CHICAGO (CBS) — The school massacre that killed 19 children and two adults in Uvalde, Texas this week has forced school districts the country to reevaluate their security plans.
This includes Chicago Public Schools – and we have uncovered a potentially dangerous concern inside two CPS school buildings. Teachers are unable to lock their classrooms from the inside.
As CBS 2’s Sabrina Franza reported Friday, it is not just a concern – but also a code violation.
“I felt like – I don’t want to say I felt betrayed, but I felt like – what can I do?” said CPS parent Cornetta Hopkins.
Hopkins just found out that the doors on her kids’ classrooms in kindergarten and fifth grade at George W. Tilton Elementary School, 223 N. Keeler Ave., only lock from the outside.
Hopkins said her fifth grader told her about the situation in his classroom.
“He said, ‘It’s just the outside.’ I said, ‘So there’s no lock on the inside? He said, ‘No, we only lock the door on the outside.'”
We first heard about this when we heard a tip from a staff member at one Chicago public school. Then we started asking parents – is this happening at your child’s school?
Now, we’re learning that locks only exist on the outside of classroom doors in more than one public school.
It is a huge problem, and a violation of Illinois School Code. The code says doors need to be lockable without opening the door.
Photos from two schools – of which Tilton is one – show two schools with locks on one side – and not the other. A staff member would need to leave the classroom to lock the door from the outside in an emergency.
And under school code, unlocking the door needs to be possible from the occupied side of the room – without a key. In these classrooms, such is not possible.
“With a door lock on the outside, you’re looking at another impediment to secure your child,” said Sean Burke, president of the School Safety Advocacy Council. “During a real incident, that teacher is under stress.”
Burke creates school safety plans across the country.
“In recent history, we’ve only had one student killed behind a locked classroom door, and that was in the Parkland shooting – where the attacker was walking down the hallway, looked in through a window on the door, and fired into the window,” Burke said.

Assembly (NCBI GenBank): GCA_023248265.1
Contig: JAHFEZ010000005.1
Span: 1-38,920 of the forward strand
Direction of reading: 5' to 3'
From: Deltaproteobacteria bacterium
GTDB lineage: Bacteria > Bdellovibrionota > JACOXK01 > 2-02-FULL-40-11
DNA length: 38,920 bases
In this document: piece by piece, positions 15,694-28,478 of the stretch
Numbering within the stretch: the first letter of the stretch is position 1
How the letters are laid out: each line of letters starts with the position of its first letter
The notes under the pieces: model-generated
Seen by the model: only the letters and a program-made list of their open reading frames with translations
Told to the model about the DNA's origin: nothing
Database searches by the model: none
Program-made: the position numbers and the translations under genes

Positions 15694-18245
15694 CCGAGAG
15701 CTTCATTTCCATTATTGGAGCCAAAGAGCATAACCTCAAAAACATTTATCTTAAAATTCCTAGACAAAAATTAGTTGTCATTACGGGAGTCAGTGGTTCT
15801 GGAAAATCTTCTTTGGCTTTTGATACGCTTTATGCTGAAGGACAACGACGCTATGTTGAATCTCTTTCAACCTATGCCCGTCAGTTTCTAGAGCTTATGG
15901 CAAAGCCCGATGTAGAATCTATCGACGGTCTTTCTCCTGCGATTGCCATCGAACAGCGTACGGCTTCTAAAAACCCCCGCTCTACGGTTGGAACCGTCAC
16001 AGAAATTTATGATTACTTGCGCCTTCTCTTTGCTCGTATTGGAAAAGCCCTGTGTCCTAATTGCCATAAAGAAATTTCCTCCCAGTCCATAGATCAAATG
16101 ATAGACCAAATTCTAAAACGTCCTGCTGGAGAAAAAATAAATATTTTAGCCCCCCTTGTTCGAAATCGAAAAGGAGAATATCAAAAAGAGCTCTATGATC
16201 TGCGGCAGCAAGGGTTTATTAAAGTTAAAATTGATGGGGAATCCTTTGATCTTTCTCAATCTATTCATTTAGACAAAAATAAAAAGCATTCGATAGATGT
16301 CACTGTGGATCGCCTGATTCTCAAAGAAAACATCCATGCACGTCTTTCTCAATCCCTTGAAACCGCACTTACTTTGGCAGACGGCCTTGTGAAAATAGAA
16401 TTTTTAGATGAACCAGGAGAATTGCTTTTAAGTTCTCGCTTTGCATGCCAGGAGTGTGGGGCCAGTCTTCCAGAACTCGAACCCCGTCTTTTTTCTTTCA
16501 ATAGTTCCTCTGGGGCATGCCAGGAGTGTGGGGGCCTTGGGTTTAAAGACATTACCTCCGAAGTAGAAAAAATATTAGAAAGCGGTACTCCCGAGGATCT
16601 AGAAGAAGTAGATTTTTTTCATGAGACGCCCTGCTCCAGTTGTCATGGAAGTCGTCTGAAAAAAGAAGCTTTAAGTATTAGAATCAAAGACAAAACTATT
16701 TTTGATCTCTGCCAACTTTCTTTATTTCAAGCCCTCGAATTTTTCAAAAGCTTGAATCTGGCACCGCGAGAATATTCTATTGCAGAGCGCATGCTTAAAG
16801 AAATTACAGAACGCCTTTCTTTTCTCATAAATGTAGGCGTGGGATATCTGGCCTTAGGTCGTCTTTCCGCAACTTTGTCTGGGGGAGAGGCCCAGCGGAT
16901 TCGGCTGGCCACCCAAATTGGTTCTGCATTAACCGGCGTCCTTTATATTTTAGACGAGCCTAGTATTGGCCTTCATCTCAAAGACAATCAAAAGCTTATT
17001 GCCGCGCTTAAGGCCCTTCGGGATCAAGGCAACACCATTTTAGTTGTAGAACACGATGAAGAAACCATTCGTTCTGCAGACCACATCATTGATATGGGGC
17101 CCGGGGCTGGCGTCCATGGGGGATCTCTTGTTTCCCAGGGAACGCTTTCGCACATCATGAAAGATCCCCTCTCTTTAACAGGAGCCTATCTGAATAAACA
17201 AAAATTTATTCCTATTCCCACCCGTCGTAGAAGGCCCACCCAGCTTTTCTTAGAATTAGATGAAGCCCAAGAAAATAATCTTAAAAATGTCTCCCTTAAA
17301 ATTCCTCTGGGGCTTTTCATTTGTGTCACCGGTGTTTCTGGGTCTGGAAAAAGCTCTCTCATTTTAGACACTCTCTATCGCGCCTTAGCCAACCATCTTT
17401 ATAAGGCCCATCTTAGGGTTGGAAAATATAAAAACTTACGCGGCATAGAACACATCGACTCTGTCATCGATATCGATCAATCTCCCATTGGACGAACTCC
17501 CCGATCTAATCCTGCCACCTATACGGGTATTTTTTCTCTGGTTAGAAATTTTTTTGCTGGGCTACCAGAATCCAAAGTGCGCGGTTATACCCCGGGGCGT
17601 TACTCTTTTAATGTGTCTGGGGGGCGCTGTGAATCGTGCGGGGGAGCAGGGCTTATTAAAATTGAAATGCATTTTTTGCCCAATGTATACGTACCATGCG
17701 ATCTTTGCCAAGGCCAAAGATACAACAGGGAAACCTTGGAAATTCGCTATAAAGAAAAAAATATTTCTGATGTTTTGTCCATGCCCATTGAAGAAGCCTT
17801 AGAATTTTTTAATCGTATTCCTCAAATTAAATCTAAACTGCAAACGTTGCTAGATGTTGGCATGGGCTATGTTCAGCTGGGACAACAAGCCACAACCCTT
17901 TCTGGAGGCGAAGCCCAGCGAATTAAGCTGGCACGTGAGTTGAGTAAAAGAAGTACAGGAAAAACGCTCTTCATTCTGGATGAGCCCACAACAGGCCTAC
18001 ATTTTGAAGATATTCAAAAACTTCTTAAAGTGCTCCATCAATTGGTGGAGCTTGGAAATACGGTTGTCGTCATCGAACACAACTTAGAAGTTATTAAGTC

He calls a locked door the last line of defense – not to mention an easy fix.
“That gunman is thinking, ‘Do I spend a number of minutes shooting my way through it, and possibly not having victims on the other side?'” Burke said.
We reached out to CPS, asking why teachers don’t have locks inside their classrooms. We reached out to CPS, asking why teachers don’t have locks inside their classrooms. CPS released this statement: “CPS is currently undergoing a Districtwide audit which includes a review of our classroom locks to confirm that our locks comply with the Illinois School Code.”
We found right now, they don’t.
“I am not comfortable sending my kids to school, but they have to get an education,” Hopkins said.
CPS said they will not make any fixes until that audit is finished this fall.
Late Friday, CPS parents received an email about security. Next school year, CPS plans to increase funding for security and technology and to hire additional counselors and social workers:
Dear CPS Colleagues, Families, and Supporters,
Today kicks off Memorial Day Weekend – a sign that there are just a few weeks left in the school year and that summer is on the way. We want everyone in our school communities to enjoy this time, but we know that most parents’ minds are focused on student safety. As the father of two CPS students, I share the same concerns as all of our families when it comes to the safety of our children — both in-school and outside of school. Our message to families this week contains important information about how to keep our children safe.
Staying Safe In and Out of School
I know that this week’s shocking and tragic events in Texas — and recent incidents of violence here in our neighborhoods in Chicago — have shaken all of us and made us more anxious about our children’s safety. Our teachers, counselors, and school leaders have been working to help our children share and process their feelings, and I am grateful to them for their care and compassion. I want all in our CPS community to know that we remain committed to providing all students with learning environments where they feel challenged, supported, and above all, safe.
As CPS has worked over the years to develop safety measures to protect our school communities, we have learned that there is not one single program or approach that will solve every safety issue. It takes a comprehensive, holistic approach, and the efforts of many individuals to create a safe school community and a culture of support.
Our first strategy is to strengthen the prevention on the front end so that we have the appropriate social and emotional supports in place to address the unique needs of all of our students. By developing these relationships with our young people, we are able to have trusted adults that children can go to if they are having challenges.